How do I find articles related to my topic?
You can find articles on your topic in MavScholar or in a topic-specific library database.
You can find many articles through the library! The majority of current articles are available online. You can find these through the Library's website or one of the many databases we subscribe to. Remember: no single database contains all articles.
If you have a topic, but no specific journal title in mind, begin your search in the MavScholar. MavScholar has a quick search box on the Library Services website. It's the default search when you search something from the Library Services page. It looks like this:
After you have performed your initial search in MavScholar, view only Articles or peer-reviewed sources by using the left sidebar to filter results. Check the image below for more details and directions
Finding a Database
Sometimes it is best to search a more specific journal database than MavScholar. When you search a database, you'll get information from lots of journals at once, saving you time and energy. Most databases are subject-specific, so you know you'll get relevant information.
You can access databases from the Library Services homepage. Below the search box, you'll find our links to databases. Our "Article Databases A-Z" is great if you're trying to find a specific database. Or else, check out our "Class and Subject Guides." They're divided by department and class, and through them you can usually find databases topically.
Searching a Database
Databases all look a little different, but they work in similar ways. Check out the visuals and directions below to get an idea for how they work.
- Start with words that relate broadly to your topic
- Add words that are unique or specific to your topic
- Avoid full sentences
You can use phrases in direct quotes to find that exact phrase in that exact order. If you type in words without quotation marks, the search will look for those words in any order. You can also use boolean operators like and, or, and but to make your search more specific. Here's an example using the Academic Search Premier database:
Getting Irrelevant Results?
If you're getting irrelevant results, you can modify your results using the sidebar. Narrow your results by date, source type, and other limitations.
There are a few options that will probably be more help than others. For instance, in the Academic Search Premier database, you can limit the search to "Full Text" or "Scholarly ( Peer Reviewed) Journals." Full text means that the database will only look for the articles where the database has the whole article. "Scholarly (Peer Reviewed) Journals," means that the articles found will only be from journals that are reviewed by expert scholars.
Sometimes, however, NOT limiting to Full Text can turn up better search results. By including non-full text results, your search will include articles from other databases available at the Library (and at other libraries from which the University can borrow).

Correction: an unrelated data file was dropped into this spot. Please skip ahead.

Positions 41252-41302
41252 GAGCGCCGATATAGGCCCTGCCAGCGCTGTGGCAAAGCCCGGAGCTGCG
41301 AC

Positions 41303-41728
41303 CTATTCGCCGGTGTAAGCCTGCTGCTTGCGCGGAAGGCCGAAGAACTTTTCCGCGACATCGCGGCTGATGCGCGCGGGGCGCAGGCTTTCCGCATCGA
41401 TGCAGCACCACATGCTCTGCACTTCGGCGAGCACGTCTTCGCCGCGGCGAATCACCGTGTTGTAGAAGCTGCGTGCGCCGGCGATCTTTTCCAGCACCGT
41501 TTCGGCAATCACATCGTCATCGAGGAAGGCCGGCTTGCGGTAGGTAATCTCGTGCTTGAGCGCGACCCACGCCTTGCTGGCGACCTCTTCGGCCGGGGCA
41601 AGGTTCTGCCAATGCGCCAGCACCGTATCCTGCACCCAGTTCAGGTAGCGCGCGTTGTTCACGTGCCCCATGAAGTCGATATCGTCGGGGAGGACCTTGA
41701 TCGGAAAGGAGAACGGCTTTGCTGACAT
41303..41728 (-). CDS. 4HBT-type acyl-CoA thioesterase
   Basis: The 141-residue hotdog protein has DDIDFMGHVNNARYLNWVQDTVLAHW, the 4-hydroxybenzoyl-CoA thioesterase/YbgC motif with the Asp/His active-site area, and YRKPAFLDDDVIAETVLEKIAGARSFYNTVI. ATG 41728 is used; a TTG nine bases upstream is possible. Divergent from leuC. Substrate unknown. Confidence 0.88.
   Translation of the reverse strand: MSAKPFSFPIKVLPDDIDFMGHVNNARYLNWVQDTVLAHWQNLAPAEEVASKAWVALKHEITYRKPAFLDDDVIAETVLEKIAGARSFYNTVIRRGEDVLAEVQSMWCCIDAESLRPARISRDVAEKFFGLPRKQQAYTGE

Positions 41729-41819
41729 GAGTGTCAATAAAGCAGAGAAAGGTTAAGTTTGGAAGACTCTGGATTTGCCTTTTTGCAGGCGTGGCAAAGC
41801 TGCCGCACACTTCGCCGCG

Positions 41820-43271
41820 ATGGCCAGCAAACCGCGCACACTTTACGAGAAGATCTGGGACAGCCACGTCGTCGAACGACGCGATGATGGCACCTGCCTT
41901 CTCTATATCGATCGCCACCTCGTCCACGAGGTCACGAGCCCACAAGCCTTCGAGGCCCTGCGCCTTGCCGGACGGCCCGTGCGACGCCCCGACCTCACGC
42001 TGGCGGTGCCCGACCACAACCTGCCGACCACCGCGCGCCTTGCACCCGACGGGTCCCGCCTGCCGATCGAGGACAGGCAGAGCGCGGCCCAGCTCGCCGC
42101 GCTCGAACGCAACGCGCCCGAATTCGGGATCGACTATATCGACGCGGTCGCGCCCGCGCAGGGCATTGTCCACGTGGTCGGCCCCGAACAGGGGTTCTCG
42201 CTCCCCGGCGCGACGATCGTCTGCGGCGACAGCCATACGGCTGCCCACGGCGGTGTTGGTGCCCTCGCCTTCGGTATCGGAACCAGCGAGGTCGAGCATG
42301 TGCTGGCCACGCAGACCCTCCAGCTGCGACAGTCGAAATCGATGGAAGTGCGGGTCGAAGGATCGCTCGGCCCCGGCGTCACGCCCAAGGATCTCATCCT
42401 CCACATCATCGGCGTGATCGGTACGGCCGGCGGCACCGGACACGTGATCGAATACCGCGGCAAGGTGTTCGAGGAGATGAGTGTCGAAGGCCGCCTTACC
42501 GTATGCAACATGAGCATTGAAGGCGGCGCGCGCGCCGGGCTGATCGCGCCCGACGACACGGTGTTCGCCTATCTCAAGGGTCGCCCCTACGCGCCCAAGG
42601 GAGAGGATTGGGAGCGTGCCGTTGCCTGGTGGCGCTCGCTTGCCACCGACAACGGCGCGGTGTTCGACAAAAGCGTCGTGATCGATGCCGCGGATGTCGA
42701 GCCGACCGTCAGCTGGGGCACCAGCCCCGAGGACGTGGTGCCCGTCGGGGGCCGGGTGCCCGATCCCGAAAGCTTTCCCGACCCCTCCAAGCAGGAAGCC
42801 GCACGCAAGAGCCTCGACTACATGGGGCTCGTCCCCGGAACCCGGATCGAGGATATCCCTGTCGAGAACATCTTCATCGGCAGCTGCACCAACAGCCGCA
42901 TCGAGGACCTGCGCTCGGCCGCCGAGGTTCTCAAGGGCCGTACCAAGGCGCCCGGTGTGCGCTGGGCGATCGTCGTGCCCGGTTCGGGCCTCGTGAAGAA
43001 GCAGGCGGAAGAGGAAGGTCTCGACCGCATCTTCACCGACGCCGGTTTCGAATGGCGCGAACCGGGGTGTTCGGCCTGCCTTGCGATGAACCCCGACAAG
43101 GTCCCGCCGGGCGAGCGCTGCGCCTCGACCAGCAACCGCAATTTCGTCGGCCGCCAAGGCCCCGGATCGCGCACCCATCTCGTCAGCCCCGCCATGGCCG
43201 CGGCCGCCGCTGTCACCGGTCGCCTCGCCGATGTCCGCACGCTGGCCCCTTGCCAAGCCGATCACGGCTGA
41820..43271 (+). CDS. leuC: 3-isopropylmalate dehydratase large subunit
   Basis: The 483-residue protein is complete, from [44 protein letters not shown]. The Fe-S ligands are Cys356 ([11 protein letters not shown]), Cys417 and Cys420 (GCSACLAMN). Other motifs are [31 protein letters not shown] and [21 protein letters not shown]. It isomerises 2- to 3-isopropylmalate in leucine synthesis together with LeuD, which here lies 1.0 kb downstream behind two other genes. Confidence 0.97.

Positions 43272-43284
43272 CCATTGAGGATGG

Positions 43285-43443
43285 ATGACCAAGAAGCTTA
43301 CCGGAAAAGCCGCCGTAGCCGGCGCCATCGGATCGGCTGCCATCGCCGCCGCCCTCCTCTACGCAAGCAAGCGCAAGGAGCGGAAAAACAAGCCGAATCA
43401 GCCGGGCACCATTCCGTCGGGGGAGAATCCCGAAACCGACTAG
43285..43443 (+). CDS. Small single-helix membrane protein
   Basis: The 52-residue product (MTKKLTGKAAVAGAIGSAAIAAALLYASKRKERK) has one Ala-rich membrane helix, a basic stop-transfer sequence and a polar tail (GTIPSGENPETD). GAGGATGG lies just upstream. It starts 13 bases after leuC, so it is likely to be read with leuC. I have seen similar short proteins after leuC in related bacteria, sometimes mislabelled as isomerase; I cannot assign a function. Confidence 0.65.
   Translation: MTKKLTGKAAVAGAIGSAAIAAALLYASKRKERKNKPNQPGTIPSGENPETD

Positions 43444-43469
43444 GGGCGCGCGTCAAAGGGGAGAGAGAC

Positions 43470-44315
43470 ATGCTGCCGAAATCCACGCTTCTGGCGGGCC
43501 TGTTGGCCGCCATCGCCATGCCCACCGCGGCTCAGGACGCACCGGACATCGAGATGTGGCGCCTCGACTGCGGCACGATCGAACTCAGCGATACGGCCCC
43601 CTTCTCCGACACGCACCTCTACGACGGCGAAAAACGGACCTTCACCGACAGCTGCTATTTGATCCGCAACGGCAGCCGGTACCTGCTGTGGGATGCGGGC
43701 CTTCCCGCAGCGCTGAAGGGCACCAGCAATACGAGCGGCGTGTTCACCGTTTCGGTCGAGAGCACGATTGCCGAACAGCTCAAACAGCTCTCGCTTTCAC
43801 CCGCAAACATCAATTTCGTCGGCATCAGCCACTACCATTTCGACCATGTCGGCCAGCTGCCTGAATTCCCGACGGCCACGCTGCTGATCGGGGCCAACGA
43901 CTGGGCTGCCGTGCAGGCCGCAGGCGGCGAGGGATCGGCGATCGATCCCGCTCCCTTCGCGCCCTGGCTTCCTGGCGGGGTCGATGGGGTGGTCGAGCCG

As you continue with your research, you may want to change your keywords by using different words and phrases you find. Be on alert for synonyms and abbreviations for the keywords you choose.
Finding Complete Articles
A full text article is usually available in one of two formats:
PDF: a scanned document retaining the original layout of a print article
HTML: a single web page containing the document
To access these full texts in a database, look for links or buttons that say things like "Linked Full Text," or "PDF Full Text." These links will bring you right to the entire article.
No Full Text Option
If the entry has no full text option, you may still be able to access the article. Click on the link near the citation labeled such as:
Check for Full Text -or- Go to Article
-or- Click Here For Other Article Options
After clicking the link, one of three scenarios is likely:
Scenario One: Online Access in Another Database
A purple Library Services bar will BRIEFLY appear. Our behind-the-scenes service is searching for access in another one of our databases.
A different website will have HTML or PDF access to the article.
Scenario Two: The article is in print and held at Memorial Library
Sometimes, instead of linking to another database, the page will go to MavScholar's Get It section and show the location of MSU,M Memorial Library. This means the library subscribes to a paper copy of the journal. Journals are located in the Periodicals section of the library on the first floor.
Scenario Three: We have no immediate access, but can get the article via Interlibrary Loan
If the screen opens to MavScholar's How to get it section with only a Sign in option, Minnesota State, Mankato does not have immediate access to this publication. In this case, you can order the article from another library by clicking Sign in to submit an Interlibrary Loan Request.
For more information about this process, check out our guide on requesting articles from other libraries.
If you have any trouble, please talk to a librarian.
Ask a Librarian
BTW, ewoks are real